The Lebanese, plagued by sectarian differences that cripple the few initiatives the Beirut government actually undertakes, are years behind neighboring Israel and Cyprus in the drive to tap into the region's vast undersea energy reserves.
But more importantly, fears that the civil war in neighboring Syria and political upheavals across the Arab world since January 2011 will ignite sectarian bloodshed across the region could scare off international oil companies from investing in the Lebanese operation -- once it gets off the ground.
The government, torn by sectarian rivalries, hasn't even managed to establish an energy body to deal with drilling and production licenses and that's stymied efforts to get exploration going.
Rudi Baroudi, a Lebanese energy economist in the United Arab Emirates, warned Wednesday that Europe's financial crisis will likely lead to a decrease in energy demand.
That could make investment in the eastern Mediterranean even less attractive, although "this does not appear to be a major constraint on the large (international oil companies) to invest in exploration.
"The main constraining factor in the region is the widespread perception of high risk due to the climate of political turmoil, the euro crisis, rule of law in certain countries and some uncertainty exacerbated by the Arab uprisings," said Baroudi, chief executive officer of Energy and Environment Holding.
The region's governments, he told a Mediterranean energy conference in Cyprus, need to get creative if they want to convince major oil companies to get involved in the gas and oil exploration programs.
The prize is considerable. The U.S. Geological Survey said in 2010 the Levant Basin contains 123 trillion cubic feet of natural gas and around 2 billion barrels of oil.
Baroudi estimated earlier this year that Lebanon's gas reserves were three times greater than Libya's 53 tcf and that Lebanon could produce around 90,000 barrels of oil a day over the next 20 years.
Bassil said Monday that seismic surveys off Lebanon's southern coast, which borders the gas-rich waters of Israel and Cyprus, indicate those waters contain 12 tcf.
"That's enough to produce electricity for Lebanon for 99 years," he boasted. He had no estimates for other Lebanese zones.
Lebanon suffers from chronic power shortages, the result of inept governance, shortage of funds and rundown equipment.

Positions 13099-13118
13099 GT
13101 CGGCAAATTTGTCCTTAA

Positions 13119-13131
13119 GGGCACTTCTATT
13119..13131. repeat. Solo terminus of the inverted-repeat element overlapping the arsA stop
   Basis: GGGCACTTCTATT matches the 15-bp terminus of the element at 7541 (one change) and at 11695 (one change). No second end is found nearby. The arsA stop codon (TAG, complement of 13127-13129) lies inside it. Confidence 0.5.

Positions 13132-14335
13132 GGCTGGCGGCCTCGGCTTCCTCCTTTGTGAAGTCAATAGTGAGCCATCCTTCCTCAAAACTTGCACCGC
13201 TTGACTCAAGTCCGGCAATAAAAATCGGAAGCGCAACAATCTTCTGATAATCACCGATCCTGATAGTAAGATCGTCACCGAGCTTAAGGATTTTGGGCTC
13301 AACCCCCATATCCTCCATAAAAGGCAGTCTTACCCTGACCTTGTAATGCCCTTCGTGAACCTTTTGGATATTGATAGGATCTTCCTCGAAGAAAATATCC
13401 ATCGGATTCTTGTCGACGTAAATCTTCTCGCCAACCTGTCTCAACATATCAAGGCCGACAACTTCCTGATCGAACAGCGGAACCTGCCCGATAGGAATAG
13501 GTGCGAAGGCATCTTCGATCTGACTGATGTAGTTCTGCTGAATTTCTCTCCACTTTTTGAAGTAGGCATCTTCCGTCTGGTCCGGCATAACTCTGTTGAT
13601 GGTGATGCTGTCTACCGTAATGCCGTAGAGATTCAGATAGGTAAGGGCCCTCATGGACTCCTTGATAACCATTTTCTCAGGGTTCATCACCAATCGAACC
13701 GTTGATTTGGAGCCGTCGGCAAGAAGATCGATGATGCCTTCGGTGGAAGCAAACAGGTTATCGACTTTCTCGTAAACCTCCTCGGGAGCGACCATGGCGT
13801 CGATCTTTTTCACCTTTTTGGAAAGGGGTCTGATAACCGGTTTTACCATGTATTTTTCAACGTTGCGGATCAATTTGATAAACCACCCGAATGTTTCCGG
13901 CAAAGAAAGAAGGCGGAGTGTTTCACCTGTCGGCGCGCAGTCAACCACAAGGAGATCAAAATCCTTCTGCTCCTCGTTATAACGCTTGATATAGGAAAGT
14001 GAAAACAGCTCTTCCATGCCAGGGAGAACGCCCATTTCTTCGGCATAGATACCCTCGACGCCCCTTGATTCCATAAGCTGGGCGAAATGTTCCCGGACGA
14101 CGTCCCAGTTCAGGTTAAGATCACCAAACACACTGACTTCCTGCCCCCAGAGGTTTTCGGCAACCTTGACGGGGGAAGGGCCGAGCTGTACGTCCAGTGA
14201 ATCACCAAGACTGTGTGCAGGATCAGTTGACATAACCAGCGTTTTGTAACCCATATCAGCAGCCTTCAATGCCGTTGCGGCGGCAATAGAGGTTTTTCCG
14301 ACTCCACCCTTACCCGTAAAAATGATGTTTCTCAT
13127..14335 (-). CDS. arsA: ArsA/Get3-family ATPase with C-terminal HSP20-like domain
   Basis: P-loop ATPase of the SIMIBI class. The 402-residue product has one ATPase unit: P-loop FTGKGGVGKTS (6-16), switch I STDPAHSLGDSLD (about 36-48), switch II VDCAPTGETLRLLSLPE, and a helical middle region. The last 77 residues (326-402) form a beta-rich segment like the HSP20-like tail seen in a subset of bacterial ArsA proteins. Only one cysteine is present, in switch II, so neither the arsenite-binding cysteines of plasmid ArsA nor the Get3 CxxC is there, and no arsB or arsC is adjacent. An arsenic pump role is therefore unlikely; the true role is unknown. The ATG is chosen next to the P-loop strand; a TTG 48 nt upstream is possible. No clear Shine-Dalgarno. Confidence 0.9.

Resource-poor Lebanon also has a national debt of some $54 billion.
Lebanon has reached agreements with Cyprus on defining territorial waters but Beirut's locked in a dispute with Israel, with which it's still technically at war, over maritime boundaries.
Israel, which leads the regional gas drive, has reserves estimated at around 30 tcf. Much of that is in its largest offshore field, Leviathan, which Lebanon says runs into its waters. A zone of around 330 square miles is in dispute.
Lebanon's Iranian-backed Hezbollah movement, which has a military force stronger than the Lebanese army and fought Israel to a standstill in a 2006 war, has warned it won't allow Lebanon's energy assets to be "plundered."
Israel has warned it will use force to defend its offshore bonanza that will give it energy independence for the first time and transform its economy.
It's expanding its navy to provide protection for its offshore gas fields and other infrastructure against Hezbollah suicide bombers and its estimated 43,000 missiles and rockets.
Israel and Cyprus are joining forces to export their gas to Europe, a move that incensed Turkey, which is striving to become the regional energy hub between east and west.
Turkey invaded Cyprus in 1974 and seized the northern part of the island. The gas fields lie of the southern Greek Cypriot sector. Ankara has threatened to send warships to prevent exploration, which has already uncovered an estimated 7 tcf in the newfound Aphrodite field.
Greece and Turkey are longtime rivals and there's a threat hostilities could be resumed.
But if there are concerns the eastern Mediterranean, which includes war-torn Syria, could erupt there's not much evidence of it from the investment now focused on Israel and Cyprus.
Volatile Lebanon and its sectarian rivalries, however, could be a different story.